• I’m glad you found a vet who can help Will, but it shouldn’t be that hard! It infuriates me that feline pain is still not taken seriously by some vets.

      • We typically use the universities for complex diagnostics, and in order for them to take x-rays, they wanted to sedate him which is ill-advised for a patient with all of his co-morbidities. Plus, the ortho doc quietly agreed with me that sedation wasn’t the best bet. Talked us into Gabapentin and even on 1/4 dose, we lost him for a week- totally lethargic, just stared into space drooling. Broke my heart. Found another vet, plunked him down, took a simple xray, YEP, your cat has hip dysplasia- just look at that flattening! Holy cow! How does this little guy even get up every day?! Gets 2 drops of Bupe here and there, Canna-Pet in between, Assisi nightly, and runs around on most days like he’s a teenager. Sent x-rays back to university doc, says couldn’t prescribe Bupe because they didn’t diagnose the hip dysplasia. Crazy, crazy. Now, just dealing with the local vet who treats everything from lizards to lions.

    • When Tessie was finally diagnosed with pancreatitis, my vet prescribed Bup … an injection 2x a day. But the $18 bottle only had 5 doses! And i had to get them 1 at a time!!! Finally they found a compounding pharmacy 40 mins away that created an oral formula! Stupid opioid rules!! But worth the trouble … she’s a new girl on the Bup!! Now i gotta get me an Assisi loop! Good luck with your Will <3

      • Hi Carol, thanks for the well wishes. Wills ALSO has chronic pancreatitis and Bupe is the only thing that helps him. We get it compounded too to save money. In order to reduce our need for expensive pharma, we have relied on Canna-Pet for years with GREAT success- it is THE thing for nausea and vomiting, drops are easiest when we get in a crisis- worth the investment. Assisi also works on pancreatitis. Assisi will send a free loop to your vet to try out (see their website). It is also worth the investment as well. Hope Tessie enjoys a happy life!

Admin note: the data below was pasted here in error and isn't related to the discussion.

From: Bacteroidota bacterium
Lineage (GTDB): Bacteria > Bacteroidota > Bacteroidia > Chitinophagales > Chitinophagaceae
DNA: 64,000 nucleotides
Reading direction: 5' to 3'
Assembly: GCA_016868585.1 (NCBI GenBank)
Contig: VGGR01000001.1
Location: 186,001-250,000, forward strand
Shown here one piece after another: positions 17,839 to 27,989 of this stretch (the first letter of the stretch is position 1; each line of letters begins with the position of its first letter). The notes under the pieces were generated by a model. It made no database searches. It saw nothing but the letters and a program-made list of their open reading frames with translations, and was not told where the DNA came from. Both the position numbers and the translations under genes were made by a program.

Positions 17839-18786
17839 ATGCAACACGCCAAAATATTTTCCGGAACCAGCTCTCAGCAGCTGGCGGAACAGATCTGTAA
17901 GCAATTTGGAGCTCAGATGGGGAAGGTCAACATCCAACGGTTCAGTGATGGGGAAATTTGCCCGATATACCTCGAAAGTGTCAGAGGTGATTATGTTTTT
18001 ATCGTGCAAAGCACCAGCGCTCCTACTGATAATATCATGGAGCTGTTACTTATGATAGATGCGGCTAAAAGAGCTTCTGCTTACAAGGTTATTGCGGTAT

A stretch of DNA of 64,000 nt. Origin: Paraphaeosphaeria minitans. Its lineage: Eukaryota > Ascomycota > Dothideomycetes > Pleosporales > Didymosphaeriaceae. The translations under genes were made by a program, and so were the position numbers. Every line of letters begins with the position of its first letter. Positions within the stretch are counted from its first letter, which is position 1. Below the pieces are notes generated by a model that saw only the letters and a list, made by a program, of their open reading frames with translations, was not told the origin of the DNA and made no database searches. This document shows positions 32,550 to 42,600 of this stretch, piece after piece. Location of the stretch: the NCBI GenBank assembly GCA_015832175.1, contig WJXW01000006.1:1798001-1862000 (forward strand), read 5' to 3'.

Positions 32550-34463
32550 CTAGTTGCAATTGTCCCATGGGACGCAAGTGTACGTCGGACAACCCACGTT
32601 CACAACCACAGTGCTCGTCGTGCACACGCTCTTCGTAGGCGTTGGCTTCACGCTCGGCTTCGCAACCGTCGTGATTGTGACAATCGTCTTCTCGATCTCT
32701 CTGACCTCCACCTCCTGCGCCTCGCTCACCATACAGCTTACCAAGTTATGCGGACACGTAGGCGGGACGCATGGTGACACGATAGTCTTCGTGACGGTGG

4. My kitty was diagnosed last year with feline stomatitis, so I’m very sensitive now to his signs of pain. I felt so bad when I found out how much pain he was in before he finally showed signs of it.

    • How have you been treating him? My ginger girl just was diagnosed and after doing a lot of research I am not feeling very hopeful. I want to go the holistic route because the antibiotics and steroids are doing nothing.

  5. Thank you for this good reminder. Even experienced cat people can miss subtle signs. Also, it’s really hard to tell when a cat has lost weight without actually weighing them. There’s no substitute for yearly check ups!

  6. A good list, but you left out purring. Some cats purr when they are in pain. If the cat/kitten is purring without being near a person, or while hiding, it is time for a trip to the vet. Something is not right and it could be serious.